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October 1996, Week 5


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Peter Latham <[log in to unmask]>
Reply To:
Film and TV Studies Discussion List <[log in to unmask]>
Mon, 28 Oct 1996 22:16:38 -0500
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On 10/23, Richard Cowley writes "......Favorite horror movies." Mine
(excluding the "basics" such as Dracula (1931) etc.) is a made-for-TV film
called Black Noon (1971 or 1972). A preacher (Roy Thinness) is pleased to
find an attentive congregation in Males (spell it backwards) New Mexico
only to find that he is the sacrificial centerpiece at a witches'
convention. Ray Milland and Evette Mimieux give excellent performances.Its
a bit like Dark Secret of Harvest Home only darker and shorter.
All of which leads me to ask the list what defines a "horror film?" It
can't simply be the presence of the supernatural, for if it were, the 3
"ghosts" would make "A Christmas Carol" a horror film. Most, but by no
means all, horror films have as an element,horrific consequences for minor
delinquencies.For example,the "Friday the 13th" series of films all had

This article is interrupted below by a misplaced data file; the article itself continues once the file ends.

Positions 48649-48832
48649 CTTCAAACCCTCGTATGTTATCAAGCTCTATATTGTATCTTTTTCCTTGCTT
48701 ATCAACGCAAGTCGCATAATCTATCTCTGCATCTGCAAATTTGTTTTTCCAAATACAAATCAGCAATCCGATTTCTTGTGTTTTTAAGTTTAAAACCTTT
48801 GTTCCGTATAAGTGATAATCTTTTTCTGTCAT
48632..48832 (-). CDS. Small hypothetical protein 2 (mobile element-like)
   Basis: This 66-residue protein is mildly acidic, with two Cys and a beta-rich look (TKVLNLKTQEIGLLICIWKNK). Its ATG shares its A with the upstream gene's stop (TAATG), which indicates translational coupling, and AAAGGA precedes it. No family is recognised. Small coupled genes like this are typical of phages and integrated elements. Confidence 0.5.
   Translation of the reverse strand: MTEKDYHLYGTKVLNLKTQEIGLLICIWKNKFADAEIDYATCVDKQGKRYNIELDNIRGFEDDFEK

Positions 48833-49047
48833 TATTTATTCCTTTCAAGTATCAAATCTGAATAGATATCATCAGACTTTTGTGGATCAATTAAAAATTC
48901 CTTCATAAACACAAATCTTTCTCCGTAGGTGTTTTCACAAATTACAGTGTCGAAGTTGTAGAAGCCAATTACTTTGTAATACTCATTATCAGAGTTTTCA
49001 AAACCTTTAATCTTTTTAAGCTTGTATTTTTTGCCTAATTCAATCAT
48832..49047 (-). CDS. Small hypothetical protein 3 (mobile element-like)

scenes in which young couples would seek "romantic privacy" (note: this is
the Internet and the Supreme Court has not yet held Congress' Internet
decency laws unconstitutional) only to find themselves confronted by
JASONNNNN!It could be argued that "horror" plays off the childhood fear of
the consequences of disobeying parents.On the other hand, the film, "The
Firm" has a similar structure to "Black Noon". In the former, a young
lawyer gets an offer that's "too good to be true" and is seduced to join a
mob controlled law firm. In the latter, its a mininster and a congregation
of witches.
So, what is a horror film?
"Success is going from failure to failure without the loss of enthusiasm."
Winston Churchill
Peter S. Latham
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